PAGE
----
Behind White Knuckle Riot's mask
The Sacramento band unveils its plans for heavy metal domination
Anyone who’s attended a show in last year probably noticed that the attention spans of both band members and attendees is practically nonexistent. Most bands seem to want the coveted middle slot and nobody wants to open or headline the show.
Overall, musical solidarity is getting harder to find in the local scene.
The members of Sacramento’s heavy metal squad White Knuckle Riot, however, have made great strides to unite those in the city’s different metal genres and get their band seen and heard in the process. Rather than just playing the same clubs repeatedly, this band has its sights set on bigger things, including an upcoming tour with with fellow locals FallRise and the Alpha Complex.
The band, which plays in masks that obscure its members’ faces, features Johnny Schizo ECV (vocals, guitar) and Misfire ECV (bass), Cory “Durus Cora” ECV (guitar), Robbie Fingers ECV (guitar), and Brian “Beatdown” Kelly (drums). Yes, those are stage names, and, yes, the ECV stands for E Clampus Vitus, a largely secret society devoted to the history of the American West and, in particular, the long-forgotten miners.
History aside, the band’s members say they’re looking forward to the upcoming run of shows on their Insane By Daylight tour, in no small part because of the people they’ll be working with, including a member of the iconic metal band Motograter.
“We joined up with Mike Woodruff from Tattered Wings Booking Agency and they are now booking our shows,” Schizo says. “Mike also played in Motograter and is now in the Alpha Complex.”
The tour will give all bands equal billing, he adds.
“On this run, we’re simply going to switch off headlining slots in each town. … Everybody’s really cool to work with,” Schizo says. “We know there won’t be any big egos since we’re all working for the same thing: to be seen and heard by more and more people.”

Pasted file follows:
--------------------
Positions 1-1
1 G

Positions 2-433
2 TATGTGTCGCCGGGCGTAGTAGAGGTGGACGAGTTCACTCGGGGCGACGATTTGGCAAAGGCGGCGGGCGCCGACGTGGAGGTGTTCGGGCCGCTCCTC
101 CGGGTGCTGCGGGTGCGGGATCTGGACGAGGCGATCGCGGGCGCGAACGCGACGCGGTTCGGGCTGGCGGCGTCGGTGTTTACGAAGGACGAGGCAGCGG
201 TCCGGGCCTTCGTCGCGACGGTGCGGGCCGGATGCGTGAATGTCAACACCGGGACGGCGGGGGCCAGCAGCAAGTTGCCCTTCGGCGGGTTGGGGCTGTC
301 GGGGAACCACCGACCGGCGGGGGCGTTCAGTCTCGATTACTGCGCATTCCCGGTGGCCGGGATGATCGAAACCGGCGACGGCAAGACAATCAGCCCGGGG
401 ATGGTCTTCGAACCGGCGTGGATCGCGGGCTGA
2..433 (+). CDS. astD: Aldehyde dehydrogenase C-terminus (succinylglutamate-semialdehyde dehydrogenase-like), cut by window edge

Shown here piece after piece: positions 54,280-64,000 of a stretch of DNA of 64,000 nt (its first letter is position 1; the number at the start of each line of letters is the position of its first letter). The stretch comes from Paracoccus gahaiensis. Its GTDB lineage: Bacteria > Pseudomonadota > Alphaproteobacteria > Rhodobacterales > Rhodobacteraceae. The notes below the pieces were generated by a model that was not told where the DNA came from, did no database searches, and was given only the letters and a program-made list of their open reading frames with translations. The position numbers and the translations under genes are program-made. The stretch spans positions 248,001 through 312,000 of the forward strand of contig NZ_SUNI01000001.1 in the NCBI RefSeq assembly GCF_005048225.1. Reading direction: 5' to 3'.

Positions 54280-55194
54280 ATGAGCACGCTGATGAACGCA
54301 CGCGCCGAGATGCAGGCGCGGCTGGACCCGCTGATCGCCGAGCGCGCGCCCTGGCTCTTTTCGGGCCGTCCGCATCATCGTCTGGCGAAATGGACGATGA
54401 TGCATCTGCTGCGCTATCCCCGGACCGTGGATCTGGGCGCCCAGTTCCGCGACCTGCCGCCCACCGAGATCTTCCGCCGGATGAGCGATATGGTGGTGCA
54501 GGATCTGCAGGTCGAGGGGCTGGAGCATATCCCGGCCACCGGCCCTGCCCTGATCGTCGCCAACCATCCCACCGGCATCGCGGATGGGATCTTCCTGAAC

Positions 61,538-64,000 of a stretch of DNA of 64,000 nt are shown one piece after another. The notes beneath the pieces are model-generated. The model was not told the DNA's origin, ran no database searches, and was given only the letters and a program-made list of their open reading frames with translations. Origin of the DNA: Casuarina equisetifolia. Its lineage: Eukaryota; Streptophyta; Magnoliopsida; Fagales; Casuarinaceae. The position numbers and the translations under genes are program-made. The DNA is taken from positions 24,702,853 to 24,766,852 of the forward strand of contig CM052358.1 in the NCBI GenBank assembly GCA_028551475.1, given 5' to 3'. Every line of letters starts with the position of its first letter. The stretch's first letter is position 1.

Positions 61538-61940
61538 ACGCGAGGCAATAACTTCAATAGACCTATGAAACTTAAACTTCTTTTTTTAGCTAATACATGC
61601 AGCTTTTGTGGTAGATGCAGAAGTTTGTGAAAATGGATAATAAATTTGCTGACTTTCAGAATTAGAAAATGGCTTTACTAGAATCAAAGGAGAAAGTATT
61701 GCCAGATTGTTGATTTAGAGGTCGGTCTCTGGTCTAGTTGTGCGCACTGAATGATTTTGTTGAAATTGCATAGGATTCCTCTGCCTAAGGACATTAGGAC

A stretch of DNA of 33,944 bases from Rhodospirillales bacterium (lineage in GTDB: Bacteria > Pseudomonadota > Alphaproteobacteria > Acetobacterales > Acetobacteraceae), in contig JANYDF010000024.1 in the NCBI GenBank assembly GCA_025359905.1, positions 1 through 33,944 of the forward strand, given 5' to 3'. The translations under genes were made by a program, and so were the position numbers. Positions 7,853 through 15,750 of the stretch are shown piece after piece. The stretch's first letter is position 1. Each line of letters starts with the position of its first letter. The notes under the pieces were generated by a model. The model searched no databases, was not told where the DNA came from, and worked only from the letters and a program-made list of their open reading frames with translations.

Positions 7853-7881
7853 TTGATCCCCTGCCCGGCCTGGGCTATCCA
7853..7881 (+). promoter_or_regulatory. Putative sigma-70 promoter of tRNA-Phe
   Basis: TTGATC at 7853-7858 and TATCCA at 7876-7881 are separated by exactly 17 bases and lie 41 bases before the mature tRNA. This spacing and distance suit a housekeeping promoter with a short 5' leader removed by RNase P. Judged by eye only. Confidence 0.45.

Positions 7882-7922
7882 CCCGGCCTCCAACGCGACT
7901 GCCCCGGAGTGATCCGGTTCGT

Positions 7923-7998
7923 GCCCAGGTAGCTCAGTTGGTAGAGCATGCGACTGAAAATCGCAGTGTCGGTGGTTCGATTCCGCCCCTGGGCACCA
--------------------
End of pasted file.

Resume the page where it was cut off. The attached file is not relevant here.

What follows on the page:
In addition to the shows, White Knuckle Riot also just released a new EP, Lullabies to Murder By; the collection is one of the band’s best yet, Schizo says.
“It includes four of our strongest songs to date,” Schizo says of the release, which is currently streaming online and will be available at shows for $5.
Songs like “Rise Up & Remain” and “Opposition” are anything but typical suburban metal fare. Fans of early Cro-Mags, Agnostic Front’s older anthemic metal and punk, and even current metal fare agrave; la Five Finger Death Punch, Lamb Of God or Testament, will love the immediacy of the background gang-style vocals and shredding guitar riffs on both jams.
“We’re providing a voice for the youth and those who can’t speak up by simply standing up for our beliefs and convictions,” Schizo says of the music. “There’s so much bullshit in the news these days and the things we’re allowed to see on mainstream media are so screwed up and mostly one-sided. I do a lot of research on YouTube [for lyrical content] … and I definitely think our government is doing some sneaky shit as well.”
Conspiracy theories aside, the band’s members collectively share more than 15 years of experience playing and their median age hovers around 37. That said, White Knuckle Riot has only existed since 2013. In the short time since they formed, however, they’ve earned headlining status at shows and a legion of fans who flock to see their onstage schtick.
Those quick to misconstrue the band’s onstage garb and band name should note that these five guys are anything but thugs.
“We wear bandannas over our faces only for the first couple of songs for effect,” Schizo said.
And, behind the masks, they really are a bunch of decent fellows, Schizo insists with a laugh.
“We haven’t really had any fights at our shows sans a couple of ones involving our girlfriends.”